Spring Tips


We all look forward to coming out of the dark, cold winter months and emerging into the lighter, warmer Spring weather. Our dogs do, too, but there are a few points to bear in mind to keep those brighter Spring walks safe and enjoyable.
  • Spring flowers: look good and they characterise Spring but daffodils, tulips and spring crocus can cause stomach upset and vomiting if eaten or if your dog drinks water from a display. Severe cases are rare - get your dog to the vet ASAP if this happens - but just keep an eye open for this. Be wary of bluebells, though: these are poisonous to dogs.
  • Ticks: can cause infectious diseases to dogs and potentially humans so check your dog for parasites after a country walk. Run your hands all over the dog to feel for lumps and bumps, make sure you look under the fur and don’t forget to check inside their ears, too.
  • Lungworm: is usually picked up from snails and slugs, by licking or attempting to eat or chew them! Symptoms include breathing problems, coughing, tiredness and changes in behaviour. Consult a vet immediately.
  • Snakes: the only venemous UK snake is the adder and Spring is when they awaken from winter hibernation. If your dog has been bitten, symptoms include small puncture wounds, bleeding, swelling, bruising, dribbling, vomiting and increased temperature. GET YOU DOG TO A VET ASAP. Don’t apply a tourniquet or attempt to suck the poison out - this will more than likely cause more harm than good.  (N.B. Not every vet stocks the anti-venom so it's worth asking before you go if they have it, or can get it quickly.)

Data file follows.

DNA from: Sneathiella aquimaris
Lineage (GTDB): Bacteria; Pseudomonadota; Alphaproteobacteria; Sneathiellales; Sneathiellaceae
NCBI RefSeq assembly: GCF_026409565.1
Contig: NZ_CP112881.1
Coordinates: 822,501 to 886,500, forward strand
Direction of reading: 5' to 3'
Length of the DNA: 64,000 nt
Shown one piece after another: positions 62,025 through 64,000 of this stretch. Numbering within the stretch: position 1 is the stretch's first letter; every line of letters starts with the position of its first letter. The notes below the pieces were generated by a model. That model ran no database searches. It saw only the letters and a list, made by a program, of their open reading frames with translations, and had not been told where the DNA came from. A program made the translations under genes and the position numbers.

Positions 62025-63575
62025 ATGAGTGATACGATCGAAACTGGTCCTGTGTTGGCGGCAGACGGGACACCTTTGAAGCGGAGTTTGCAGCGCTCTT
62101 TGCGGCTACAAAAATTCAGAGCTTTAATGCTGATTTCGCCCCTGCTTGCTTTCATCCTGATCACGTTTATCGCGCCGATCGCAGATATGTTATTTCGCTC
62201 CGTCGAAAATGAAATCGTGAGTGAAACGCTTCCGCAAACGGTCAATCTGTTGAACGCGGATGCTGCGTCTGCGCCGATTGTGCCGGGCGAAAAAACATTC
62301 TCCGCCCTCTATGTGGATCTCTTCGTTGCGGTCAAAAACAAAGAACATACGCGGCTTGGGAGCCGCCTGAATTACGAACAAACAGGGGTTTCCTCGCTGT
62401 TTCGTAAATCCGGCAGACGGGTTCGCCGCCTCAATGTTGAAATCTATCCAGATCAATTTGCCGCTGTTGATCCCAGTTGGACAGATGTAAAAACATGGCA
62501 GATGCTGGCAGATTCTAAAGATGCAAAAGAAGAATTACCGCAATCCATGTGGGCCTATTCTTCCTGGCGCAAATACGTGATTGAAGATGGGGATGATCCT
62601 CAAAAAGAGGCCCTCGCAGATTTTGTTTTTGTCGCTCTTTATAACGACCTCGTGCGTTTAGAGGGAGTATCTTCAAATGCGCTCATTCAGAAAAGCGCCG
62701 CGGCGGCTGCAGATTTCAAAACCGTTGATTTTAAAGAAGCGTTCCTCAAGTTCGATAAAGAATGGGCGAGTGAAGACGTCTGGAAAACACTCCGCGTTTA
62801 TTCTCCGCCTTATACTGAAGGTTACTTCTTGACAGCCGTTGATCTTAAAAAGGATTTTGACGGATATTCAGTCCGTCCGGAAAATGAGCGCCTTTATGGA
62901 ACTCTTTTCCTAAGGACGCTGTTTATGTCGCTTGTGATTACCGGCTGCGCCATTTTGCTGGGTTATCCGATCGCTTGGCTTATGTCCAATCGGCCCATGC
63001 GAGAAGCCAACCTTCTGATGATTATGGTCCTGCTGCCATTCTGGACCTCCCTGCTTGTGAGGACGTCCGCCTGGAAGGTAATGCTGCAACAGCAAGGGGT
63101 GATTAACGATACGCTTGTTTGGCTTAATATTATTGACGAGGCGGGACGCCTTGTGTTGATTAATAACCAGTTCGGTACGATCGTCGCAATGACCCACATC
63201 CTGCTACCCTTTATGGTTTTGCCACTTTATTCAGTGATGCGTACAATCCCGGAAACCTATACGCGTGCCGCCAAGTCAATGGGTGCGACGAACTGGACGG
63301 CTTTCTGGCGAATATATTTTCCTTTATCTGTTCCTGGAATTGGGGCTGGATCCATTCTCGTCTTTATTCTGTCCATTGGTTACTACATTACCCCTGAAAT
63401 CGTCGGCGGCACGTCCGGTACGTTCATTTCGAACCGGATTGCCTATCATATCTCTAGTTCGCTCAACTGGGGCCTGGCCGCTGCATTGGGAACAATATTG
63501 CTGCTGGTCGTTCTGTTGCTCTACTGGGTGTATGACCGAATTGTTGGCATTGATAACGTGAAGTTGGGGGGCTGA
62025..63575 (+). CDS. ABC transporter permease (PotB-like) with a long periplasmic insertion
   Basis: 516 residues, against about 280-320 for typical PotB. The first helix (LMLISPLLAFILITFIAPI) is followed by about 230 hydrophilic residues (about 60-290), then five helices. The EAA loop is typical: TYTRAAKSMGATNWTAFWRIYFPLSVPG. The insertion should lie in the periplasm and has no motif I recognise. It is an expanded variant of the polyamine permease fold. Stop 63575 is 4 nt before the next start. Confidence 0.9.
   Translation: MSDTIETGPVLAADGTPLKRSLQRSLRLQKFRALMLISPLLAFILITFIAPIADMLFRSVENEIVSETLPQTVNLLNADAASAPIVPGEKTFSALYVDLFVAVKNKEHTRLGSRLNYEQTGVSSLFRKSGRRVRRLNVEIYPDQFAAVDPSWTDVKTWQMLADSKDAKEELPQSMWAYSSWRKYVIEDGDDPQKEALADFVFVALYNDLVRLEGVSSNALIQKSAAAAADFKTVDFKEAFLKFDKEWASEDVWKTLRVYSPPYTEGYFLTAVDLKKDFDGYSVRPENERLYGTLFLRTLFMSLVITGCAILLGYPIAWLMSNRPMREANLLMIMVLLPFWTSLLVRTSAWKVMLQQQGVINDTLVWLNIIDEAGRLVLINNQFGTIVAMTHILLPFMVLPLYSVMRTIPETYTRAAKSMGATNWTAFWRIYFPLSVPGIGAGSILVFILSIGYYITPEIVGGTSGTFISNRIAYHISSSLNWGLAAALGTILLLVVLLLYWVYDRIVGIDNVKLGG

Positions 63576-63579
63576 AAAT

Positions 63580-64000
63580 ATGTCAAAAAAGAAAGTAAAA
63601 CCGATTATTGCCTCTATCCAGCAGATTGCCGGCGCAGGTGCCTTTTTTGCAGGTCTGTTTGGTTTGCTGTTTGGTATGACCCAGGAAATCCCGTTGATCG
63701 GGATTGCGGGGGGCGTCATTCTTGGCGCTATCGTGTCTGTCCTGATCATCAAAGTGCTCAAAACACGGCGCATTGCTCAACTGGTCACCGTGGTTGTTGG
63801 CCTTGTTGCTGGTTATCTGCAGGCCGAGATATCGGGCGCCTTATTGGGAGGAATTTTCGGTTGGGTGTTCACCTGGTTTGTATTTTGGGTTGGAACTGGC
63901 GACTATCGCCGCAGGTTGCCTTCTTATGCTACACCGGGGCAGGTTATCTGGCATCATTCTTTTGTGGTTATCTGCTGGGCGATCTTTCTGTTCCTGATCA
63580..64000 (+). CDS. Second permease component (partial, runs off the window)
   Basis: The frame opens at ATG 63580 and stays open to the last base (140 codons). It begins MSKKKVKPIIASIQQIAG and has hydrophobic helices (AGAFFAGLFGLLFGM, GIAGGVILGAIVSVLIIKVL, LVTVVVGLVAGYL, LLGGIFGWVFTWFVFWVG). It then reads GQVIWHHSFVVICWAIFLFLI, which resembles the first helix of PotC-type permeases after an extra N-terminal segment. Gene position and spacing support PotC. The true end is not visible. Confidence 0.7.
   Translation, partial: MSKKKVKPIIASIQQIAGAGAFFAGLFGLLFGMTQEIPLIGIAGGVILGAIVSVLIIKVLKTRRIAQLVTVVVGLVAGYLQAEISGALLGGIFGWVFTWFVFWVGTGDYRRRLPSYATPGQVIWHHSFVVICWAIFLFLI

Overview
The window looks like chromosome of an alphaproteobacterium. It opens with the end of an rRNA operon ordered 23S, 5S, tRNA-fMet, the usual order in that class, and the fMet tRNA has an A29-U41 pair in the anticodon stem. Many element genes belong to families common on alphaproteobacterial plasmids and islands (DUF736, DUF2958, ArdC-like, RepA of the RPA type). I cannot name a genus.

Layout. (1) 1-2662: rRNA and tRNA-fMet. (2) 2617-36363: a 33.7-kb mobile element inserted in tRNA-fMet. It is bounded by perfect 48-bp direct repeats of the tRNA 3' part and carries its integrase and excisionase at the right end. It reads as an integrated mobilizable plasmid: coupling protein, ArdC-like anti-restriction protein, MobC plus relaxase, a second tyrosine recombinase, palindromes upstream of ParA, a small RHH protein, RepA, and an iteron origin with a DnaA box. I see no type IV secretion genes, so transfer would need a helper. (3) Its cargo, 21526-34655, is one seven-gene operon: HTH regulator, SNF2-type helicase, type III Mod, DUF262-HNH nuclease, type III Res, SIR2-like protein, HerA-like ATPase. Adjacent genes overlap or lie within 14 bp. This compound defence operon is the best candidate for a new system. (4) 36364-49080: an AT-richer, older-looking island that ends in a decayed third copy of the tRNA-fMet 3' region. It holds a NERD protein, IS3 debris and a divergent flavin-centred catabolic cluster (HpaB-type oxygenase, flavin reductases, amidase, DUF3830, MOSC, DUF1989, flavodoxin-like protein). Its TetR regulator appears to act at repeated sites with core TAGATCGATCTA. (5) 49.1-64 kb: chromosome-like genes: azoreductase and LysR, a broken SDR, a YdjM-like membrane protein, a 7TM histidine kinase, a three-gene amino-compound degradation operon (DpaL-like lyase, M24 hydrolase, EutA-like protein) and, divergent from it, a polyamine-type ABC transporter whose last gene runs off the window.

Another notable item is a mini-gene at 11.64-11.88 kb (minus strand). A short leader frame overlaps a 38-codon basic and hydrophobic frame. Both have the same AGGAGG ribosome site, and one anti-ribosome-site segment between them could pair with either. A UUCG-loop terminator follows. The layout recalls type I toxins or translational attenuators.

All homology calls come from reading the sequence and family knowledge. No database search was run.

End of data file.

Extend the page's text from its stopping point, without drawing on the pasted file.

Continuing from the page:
• Domestic care: a lot of folks have a Spring cleaning push around the house so make sure to keep all materials out of dogs’ way and don’t let them play with empty bottles etc.
  • Gardening: many gardens benefit from lawn treatment, especially after a hard winter, so be very careful with these as well as weedkillers, slug baits and so on. You should look for pet-safe brands and even then, be careful about how you use them and when you let your dog back into a treated area.
And finally: if your dog hasn’t seen many other dogs or people during the winter months, do remember good dog manners when you’re out and about. Make sure the owner of the other dog is comfortable with the two dogs greeting each other, do it on a loose lead and keep it brief the first time. When meeting humans, no jumping up.


There's lots of health and welfare advice available from reputable sources - we've given two examples here. If in any doubt about something or should you have a doggy emergency,  contact your vet.


The PDSA publish a lot of good advice on their website and we've put an example below. Click the image or go here: https://www.pdsa.org.uk

The Kennel Club

The KC website is a treasure trove of helpful information. You can also follow them on Instagram where they regularly post infographics like the one below:  https://www.thekennelclub.org.uk